The organisation/context of guideline and QI development emerged as one important theme in the interviews leading to an additional main code. Interviewees reported very different ways of organising the development of guideline-based QI. Three organisations developed guideline and QI in one process. The QI development team was identical to the guideline team or consisted of a subgroup or was led by methodologists with input from the guideline panel. Four organisations developed the guideline first and the QI in a later process with a different team, although individual experts may have been involved in both processes. In one case, a guideline organisation acting at the local level solely adopted existing QI developed by third party groups related to the guideline topic. Finally, one organisation developed informal audit measures with the guideline and national QI were developed in a separate process led by a national group. When guidelines and QI were developed simultaneously, the need to consider QI development early on from the beginning of the guideline process rather than towards the end was considered an important planning factor. To drive QI development forward in a guideline organisation, a dedicated person with QI experience was deemed crucial by several clinicians and methodologists.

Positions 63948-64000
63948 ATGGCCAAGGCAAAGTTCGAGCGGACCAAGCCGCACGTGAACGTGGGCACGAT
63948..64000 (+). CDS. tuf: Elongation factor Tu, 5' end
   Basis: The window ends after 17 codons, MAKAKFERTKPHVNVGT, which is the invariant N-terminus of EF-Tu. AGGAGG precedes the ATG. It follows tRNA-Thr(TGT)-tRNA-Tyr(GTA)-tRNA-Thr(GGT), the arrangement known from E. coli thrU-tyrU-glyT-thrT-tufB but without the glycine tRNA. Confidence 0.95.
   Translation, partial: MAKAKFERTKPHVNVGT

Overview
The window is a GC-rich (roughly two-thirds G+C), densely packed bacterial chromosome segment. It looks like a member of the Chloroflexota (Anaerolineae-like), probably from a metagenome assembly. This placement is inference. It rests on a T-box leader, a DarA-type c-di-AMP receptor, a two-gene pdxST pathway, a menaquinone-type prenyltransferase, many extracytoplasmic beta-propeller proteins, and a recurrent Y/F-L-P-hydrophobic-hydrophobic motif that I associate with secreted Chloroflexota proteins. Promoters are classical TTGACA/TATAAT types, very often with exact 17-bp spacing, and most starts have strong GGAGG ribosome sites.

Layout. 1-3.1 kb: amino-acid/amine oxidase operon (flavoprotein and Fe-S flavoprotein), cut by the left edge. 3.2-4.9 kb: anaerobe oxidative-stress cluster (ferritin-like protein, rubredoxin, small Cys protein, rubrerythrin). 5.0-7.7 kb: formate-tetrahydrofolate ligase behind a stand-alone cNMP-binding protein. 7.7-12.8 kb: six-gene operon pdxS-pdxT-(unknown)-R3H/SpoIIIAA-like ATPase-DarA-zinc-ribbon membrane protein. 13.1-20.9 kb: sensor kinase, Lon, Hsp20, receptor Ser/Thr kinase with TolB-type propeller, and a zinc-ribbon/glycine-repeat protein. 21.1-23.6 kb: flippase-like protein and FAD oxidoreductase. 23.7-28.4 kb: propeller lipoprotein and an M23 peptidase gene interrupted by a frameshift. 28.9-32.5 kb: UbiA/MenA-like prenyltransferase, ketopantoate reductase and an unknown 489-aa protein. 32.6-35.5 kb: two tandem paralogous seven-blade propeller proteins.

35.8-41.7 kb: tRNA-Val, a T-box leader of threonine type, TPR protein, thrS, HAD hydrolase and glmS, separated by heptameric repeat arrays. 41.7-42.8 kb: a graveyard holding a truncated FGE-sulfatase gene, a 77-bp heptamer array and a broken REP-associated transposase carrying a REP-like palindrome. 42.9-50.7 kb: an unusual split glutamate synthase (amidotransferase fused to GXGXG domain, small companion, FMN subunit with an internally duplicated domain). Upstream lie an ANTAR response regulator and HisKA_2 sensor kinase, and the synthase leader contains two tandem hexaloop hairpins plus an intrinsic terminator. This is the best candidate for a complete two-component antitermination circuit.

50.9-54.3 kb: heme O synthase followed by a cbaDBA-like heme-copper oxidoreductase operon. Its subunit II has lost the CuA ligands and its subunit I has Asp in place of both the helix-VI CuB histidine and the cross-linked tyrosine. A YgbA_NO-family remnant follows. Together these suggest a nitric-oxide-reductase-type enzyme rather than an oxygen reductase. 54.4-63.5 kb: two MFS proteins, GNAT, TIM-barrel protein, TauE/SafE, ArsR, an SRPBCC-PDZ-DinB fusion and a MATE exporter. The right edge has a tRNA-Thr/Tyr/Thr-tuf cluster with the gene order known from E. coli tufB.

Institutional leadership and capacities/resource aspects
A lack of interest and a disjunction between the clinical and political sphere were seen hindering the QI development, whereas strong institutional leadership and capacities were seen favourable. Interviewees from organisations with public and private funding sources stated that resource constraints hampered QI development in general or for certain aspects, for example, piloting. Many concluded that government funding (national or regional) was conducive to QI development. Interviewees judged the QI process to be time-consuming. Time constraints were a hindering factor identified by several interviewees, clinicians and methodologists.
2. Panel composition and decision making
Most interviewees—methodologists and clinicians—stressed the importance of selecting an QI panel that represents different professional groups and settings, is balanced in its representation of interest groups and has a high level of knowledge about QI.